The train stops just in time

 

 

The British express train raced through the night, its powerful headlamp spearing the black darkness ahead. The train was carrying Queen Victoria.

Suddenly the engineer saw a startling sight. Revealed in the beam of the engine's headlights was a weird figure in a black cloak, standing in the middle of the tracks and waving its arms. The engineer grabbed for the brakes and brought the train to a grinding halt.

He and his fellow trainsmen climbed out to see what had stopped them. They could find no trace of the strange figure. On a hunch, the engineer walked a few yards farther up the tracks. Suddenly he stopped and stared into the fog in horror. A bridge had been washed out and had fallen into a swollen stream. If he had not heeded the ghostly figure, the train would have plunged into the stream.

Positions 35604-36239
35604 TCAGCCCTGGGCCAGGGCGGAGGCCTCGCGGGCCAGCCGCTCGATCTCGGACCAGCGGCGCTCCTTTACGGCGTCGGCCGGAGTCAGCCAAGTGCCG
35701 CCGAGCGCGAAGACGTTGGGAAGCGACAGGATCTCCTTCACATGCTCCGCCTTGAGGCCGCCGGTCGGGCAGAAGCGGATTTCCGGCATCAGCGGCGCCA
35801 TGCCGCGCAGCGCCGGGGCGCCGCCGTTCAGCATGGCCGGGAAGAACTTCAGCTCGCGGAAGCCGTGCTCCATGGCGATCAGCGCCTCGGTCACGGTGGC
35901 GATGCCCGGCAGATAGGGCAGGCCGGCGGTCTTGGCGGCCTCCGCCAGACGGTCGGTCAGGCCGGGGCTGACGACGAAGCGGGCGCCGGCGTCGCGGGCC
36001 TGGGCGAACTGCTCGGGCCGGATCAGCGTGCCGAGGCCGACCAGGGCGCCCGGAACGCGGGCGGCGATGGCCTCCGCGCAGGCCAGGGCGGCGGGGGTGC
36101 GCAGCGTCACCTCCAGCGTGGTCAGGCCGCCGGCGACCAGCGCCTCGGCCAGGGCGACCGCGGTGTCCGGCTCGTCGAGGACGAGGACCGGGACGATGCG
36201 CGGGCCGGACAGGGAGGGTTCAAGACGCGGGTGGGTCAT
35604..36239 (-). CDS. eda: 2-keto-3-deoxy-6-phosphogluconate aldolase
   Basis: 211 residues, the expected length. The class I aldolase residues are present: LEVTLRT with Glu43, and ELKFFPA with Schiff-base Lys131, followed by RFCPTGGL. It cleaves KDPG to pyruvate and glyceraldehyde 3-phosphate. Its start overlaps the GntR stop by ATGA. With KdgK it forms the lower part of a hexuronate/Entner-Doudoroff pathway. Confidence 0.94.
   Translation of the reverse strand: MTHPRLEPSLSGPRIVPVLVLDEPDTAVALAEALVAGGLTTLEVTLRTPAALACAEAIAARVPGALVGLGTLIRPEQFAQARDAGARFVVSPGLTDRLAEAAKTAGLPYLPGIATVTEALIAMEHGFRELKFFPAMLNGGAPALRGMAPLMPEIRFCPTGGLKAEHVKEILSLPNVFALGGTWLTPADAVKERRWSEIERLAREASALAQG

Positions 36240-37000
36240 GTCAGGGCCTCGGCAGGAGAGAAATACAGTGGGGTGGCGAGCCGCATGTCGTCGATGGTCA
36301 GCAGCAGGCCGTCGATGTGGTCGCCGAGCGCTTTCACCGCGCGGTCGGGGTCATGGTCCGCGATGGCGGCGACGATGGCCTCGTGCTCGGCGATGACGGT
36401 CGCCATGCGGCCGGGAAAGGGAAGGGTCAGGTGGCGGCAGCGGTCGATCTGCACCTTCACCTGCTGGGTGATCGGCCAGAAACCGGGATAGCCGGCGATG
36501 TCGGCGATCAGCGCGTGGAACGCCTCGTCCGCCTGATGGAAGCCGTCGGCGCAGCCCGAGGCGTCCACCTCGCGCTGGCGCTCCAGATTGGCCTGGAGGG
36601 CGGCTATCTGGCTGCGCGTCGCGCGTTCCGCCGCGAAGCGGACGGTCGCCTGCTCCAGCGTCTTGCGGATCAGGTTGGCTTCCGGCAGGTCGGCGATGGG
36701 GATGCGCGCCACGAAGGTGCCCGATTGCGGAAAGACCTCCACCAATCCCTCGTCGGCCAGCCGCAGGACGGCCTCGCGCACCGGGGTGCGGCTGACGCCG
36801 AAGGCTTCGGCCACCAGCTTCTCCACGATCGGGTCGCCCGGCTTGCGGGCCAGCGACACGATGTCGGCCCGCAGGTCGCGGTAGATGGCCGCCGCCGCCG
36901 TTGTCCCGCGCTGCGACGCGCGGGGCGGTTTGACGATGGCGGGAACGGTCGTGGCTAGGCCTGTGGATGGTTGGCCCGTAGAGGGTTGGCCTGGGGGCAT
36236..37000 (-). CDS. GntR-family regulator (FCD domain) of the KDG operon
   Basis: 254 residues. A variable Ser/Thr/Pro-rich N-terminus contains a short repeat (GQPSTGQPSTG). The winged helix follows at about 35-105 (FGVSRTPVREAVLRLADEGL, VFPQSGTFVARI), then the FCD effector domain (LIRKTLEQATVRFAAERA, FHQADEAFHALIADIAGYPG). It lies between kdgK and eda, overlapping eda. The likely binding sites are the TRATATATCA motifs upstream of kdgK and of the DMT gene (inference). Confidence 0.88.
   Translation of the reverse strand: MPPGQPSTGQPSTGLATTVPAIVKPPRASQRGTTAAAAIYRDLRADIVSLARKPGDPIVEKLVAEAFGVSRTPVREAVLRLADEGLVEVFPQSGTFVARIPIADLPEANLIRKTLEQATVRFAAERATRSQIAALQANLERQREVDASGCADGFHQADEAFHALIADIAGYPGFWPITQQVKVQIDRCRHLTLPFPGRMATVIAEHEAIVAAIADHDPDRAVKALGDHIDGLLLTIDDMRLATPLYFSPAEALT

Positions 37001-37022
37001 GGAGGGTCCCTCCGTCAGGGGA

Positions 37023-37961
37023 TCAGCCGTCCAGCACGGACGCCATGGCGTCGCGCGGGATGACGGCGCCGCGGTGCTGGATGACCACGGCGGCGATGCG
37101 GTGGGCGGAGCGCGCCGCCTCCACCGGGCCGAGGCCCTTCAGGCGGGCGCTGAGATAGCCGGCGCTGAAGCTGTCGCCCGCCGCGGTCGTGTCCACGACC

While the bridge and tracks were being repaired, the crew made a more intensive search for the strange flagman. But not until they got to London did they solve the mystery.

At the base of the engine's headlamp was a huge moth. The engineer looked at it for a moment, then on impulse wet its wings and pasted it to the glass of the lamp. Climbing back into his cab, he switched on the lamp and saw the "phantom flagman" in the beam. He knew what had happened: the moth had flown into the beam, seconds before the train reached the washed-out bridge. In the fog, it appeared to be a phantom figure waving its arms.

When Queen Victoria was told of the strange happening she said, "I'm sure it was no accident. It was God's way of protecting us."

 

James S. Hewett, Illustrations Unlimited pp. 30-31.

 

 

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